Biophysics is an interdisciplinary science that uses the methods of physical science to study biological systems. Studies span all levels of biological organization from the molecular scale to whole organisms and ecosystems. By drawing knowledge and experimental techniques from a wide variety of disciplines, biophysicists are able to directly observe, model or manipulate structures and interactions throughout the enormous range of organizational scale presented by the life sciences.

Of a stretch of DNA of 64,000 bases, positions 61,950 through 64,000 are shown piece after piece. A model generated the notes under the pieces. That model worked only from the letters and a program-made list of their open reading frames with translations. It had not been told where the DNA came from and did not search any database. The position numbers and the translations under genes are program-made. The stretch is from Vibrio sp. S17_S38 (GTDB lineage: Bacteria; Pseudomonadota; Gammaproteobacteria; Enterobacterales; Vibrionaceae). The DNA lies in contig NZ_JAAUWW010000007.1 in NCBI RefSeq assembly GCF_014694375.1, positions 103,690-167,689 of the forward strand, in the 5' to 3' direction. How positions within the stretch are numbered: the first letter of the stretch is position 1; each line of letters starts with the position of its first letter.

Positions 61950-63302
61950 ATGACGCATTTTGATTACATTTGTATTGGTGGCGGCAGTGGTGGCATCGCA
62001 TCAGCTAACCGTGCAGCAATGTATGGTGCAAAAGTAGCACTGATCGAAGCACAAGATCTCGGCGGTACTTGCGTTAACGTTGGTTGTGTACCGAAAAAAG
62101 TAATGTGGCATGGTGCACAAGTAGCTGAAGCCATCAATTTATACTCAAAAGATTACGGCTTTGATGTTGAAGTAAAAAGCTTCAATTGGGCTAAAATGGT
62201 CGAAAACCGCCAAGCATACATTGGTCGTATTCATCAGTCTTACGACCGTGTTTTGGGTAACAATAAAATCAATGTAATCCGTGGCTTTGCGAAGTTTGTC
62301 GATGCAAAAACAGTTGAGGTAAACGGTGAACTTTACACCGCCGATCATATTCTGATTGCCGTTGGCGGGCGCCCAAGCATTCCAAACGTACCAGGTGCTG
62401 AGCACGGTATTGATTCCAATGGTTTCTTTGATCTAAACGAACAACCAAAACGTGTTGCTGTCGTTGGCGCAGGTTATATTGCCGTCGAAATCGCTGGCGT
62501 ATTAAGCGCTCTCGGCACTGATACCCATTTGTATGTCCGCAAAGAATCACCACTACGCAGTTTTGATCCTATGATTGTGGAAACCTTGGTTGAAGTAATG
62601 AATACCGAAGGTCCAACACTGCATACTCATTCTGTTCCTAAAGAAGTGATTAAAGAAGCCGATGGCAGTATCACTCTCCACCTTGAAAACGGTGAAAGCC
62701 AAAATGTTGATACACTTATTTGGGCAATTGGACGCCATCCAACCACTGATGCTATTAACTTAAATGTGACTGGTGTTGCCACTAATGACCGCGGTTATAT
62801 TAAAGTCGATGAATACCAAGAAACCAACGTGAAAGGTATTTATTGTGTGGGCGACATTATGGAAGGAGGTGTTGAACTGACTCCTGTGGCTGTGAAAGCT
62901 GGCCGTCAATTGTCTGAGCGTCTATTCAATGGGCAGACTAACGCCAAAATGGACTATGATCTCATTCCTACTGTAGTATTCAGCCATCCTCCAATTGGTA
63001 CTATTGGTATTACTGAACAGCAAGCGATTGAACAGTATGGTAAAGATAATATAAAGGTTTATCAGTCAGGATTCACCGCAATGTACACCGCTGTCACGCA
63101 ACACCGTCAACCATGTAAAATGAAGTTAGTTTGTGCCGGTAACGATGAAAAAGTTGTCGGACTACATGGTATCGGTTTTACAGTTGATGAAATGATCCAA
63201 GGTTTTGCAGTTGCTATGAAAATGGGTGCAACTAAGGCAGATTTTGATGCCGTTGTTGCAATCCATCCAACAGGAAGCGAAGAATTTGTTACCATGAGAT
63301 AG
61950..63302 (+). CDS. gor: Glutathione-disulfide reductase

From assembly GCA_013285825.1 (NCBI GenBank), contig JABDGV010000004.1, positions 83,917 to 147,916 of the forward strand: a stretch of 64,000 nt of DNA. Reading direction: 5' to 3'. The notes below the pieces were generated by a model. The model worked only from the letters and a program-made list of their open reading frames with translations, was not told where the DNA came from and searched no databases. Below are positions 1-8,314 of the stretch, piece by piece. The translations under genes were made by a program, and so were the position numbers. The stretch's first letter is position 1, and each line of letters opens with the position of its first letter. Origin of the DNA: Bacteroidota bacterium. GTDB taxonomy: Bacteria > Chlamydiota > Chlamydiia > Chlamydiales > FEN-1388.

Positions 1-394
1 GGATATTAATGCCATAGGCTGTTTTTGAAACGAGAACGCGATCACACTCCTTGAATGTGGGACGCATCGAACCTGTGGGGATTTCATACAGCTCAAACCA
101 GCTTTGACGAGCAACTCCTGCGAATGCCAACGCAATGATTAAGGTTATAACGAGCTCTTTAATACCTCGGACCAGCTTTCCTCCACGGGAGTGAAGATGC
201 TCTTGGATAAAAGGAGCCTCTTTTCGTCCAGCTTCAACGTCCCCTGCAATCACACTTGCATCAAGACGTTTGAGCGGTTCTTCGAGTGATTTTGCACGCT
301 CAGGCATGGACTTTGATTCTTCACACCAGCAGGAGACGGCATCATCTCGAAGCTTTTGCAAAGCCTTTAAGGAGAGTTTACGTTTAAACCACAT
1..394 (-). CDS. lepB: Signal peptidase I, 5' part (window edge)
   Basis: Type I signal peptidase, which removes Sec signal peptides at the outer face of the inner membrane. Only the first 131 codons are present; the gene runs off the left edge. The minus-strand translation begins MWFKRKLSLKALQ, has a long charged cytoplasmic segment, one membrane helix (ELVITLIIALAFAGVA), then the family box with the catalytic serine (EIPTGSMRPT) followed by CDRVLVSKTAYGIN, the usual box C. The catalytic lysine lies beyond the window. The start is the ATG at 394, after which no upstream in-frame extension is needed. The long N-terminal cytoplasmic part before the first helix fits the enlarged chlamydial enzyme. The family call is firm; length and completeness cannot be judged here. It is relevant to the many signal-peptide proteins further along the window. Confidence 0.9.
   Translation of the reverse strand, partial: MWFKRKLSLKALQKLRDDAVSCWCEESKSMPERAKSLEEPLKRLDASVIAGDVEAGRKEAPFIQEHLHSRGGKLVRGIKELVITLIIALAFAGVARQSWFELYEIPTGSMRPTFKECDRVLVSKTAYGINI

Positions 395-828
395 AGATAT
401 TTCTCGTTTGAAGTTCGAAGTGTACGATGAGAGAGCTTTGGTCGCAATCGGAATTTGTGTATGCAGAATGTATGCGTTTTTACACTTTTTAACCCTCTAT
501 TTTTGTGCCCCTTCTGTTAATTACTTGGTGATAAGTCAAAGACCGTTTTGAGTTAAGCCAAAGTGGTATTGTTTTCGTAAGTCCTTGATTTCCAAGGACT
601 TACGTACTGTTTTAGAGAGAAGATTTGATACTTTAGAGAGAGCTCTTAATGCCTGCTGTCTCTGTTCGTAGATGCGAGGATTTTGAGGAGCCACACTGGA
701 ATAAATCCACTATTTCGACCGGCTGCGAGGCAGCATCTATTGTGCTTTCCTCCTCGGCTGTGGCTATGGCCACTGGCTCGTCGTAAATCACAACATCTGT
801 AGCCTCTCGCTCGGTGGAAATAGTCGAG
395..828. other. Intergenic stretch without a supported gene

Biocomplexity is the study of the emergence of self-organized, complex behaviors from the interaction of many simple agents. Such emergent complexity is a hallmark of life, from the organization of molecules into cellular machinery, through the organization of cells into tissues, to the organization of individuals into communities. Often, agents organize into much larger structures; those structures organize into much larger structures, etc. A classic example is the primary, secondary, tertiary, and quaternary folding of DNA into chromosomes. This system of organization allows a strand of DNA, several centimeters in length, to fold without tangling or losing function into a chromosome about one micron long. Biocomplexity is a methodology and philosophy as well as a field of study. It focuses on networks of interactions and the general rules governing such networks.